"I feel very lucky and privileged it's me. We're creating these chances for people with different types of disability."
Brendan Lawlor says he will never stop "fighting".
He has been doing it from the moment he was born with a hole in his heart as well as the rare limb-limiting condition Ellis-van Creveld Syndrome which means the 23-year-old stands at 4ft 11in.
The Dundalk man became the first disabled golfer to compete on the European Tour when he teed up in the UK Championship at the Belfry last August.
Rounds of 84 and 82 left Lawlor feeling he had not done himself justice on the playing front but the experience still represented a week that "changed my life".
"I had to get the hole in my heart repaired at six weeks old," Lawlor told BBC Radio Ulster's Sportsound.
"It was meant to happen at three months old but I wouldn't have survived any longer if they hadn't operated that day.
"The doctors said I would take six months to recover but I was out of hospital in 10 days so that was an indication of my fighter's attitude."
Lawlor's love of golf fostered by grandfather
His zeal for golf was fostered by his beloved grandfather, who resolved to teach the young Lawlor the game despite his disability.
"He sort of had the fantasy of one of his grandchildren picking up golf clubs and continuing it on," said Lawlor.
"I was in the garden for many, many days with him practising and honing my short game and that's definitely where the passion came from."
By his mid-teens, Lawlor was one of the best juvenile players at Dundalk Golf Club and he went on to represent it in the Emerald Isle's premier club competition, the Irish Senior Cup.
Opponents taking on Lawlor in those days were often in for a rude awakening.
"You'd go to events and people would be saying that it was going to be an easy match because I looked different.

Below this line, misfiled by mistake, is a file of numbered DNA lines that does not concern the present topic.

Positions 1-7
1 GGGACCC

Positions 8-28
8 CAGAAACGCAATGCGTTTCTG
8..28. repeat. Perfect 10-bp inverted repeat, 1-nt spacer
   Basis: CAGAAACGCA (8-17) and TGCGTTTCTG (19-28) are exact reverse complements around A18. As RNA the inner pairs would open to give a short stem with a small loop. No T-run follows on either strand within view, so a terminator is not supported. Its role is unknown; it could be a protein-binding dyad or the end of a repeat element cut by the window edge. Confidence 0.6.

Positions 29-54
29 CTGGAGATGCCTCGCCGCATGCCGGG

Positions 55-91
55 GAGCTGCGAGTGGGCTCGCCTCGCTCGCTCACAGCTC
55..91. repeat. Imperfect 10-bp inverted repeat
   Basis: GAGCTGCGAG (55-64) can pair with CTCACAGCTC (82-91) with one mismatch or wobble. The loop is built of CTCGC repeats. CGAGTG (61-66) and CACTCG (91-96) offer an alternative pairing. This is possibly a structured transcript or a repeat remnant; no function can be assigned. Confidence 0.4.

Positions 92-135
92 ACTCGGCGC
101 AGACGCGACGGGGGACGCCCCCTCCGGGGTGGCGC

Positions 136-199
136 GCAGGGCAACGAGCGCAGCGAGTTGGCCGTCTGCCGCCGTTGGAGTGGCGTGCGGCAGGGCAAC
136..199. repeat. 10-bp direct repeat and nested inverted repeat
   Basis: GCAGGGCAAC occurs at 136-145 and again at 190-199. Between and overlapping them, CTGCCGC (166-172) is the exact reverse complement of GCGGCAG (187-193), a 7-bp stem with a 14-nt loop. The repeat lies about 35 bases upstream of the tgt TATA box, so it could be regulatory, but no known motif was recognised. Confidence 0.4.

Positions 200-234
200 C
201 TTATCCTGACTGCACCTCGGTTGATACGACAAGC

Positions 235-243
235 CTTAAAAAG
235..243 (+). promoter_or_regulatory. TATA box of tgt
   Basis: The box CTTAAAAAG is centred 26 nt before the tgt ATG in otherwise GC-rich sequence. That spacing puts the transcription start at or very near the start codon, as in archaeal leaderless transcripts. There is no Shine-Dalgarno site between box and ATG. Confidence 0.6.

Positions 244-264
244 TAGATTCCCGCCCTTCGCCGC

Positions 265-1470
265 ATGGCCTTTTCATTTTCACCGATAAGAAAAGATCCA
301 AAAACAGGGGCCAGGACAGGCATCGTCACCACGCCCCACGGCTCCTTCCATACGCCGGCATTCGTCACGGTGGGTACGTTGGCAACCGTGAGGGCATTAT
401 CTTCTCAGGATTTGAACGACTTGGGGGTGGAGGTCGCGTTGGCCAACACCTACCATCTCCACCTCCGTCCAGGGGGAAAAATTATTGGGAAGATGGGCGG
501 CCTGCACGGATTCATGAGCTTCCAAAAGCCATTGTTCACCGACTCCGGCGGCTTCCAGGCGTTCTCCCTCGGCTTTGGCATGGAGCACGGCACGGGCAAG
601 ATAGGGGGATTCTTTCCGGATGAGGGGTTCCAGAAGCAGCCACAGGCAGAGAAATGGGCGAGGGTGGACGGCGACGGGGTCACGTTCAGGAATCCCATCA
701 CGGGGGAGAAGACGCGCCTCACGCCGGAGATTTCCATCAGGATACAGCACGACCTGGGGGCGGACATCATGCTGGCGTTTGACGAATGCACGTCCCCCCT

"Then they would get a big shock when I would beat them on the 14th or 15th [hole]. It sort of took off from there. I was always a confident guy and had belief in my own ability."
'They treat me like Tyrrell Hatton'
It was only four years ago that Lawlor realised there were potential avenues in disability golf which have since gone on to transform his life.
On the day he spoke to BBC Radio Ulster, Lawlor had been been one of the main speakers at a news conference to announce details of this year's World Invitational mixed men's and women's event, which will take place in Northern Ireland in July.
Other speakers included European Tour chief executive Keith Pelley and pop star and golf fanatic Niall Horan, who signed up Lawlor in 2019 to his Modest Golf management agency. Its clients include world number five Tyrrell Hatton and Irish LPGA player Leona Maguire.
"I've been a part of the stable two years now after signing for them as a professional. They've never treated me any differently. They've treated me like Tyrrell Hatton and Leona Maguire....just like a normal person," said Lawlor.
"I've really enjoyed the journey. It's like a wee family we have."
Signed deal with clubs manufacturer
Lawlor's link with Modest has also recently seen him sign a deal with one of the leading manufacturers. Adjustments have been made to his club specifications which he believes will improve his game further.
"I have just got a whole new knowledge of where I can go with my clubs. I still use standard-length clubs because I don't want to give away any distance, but I have them three degrees bent so my clubface is square to the target," he said.
"Signing with those guys this year was a massive bonus and improved my game massively. I was never really into that side of it before."
As it stands, Lawlor is fourth in the world disabled golf rankings and his big dream is to help in the drive to set up a professional circuit for disabled players.
"I want to get more people into the game and there's also talk of a European Tour Disabled Golf Association to run alongside the European Tour, which would enable disabled golfers to earn a living from the game," added Lawlor, who hopes the sport will be in the Paralympics by the time the 2028 Games take place in Los Angeles.
"I'm trying to create a path for everyone to get those chances.
"It has to start with someone. I feel very lucky and privileged it's me. We're creating these chances for people with different types of disability."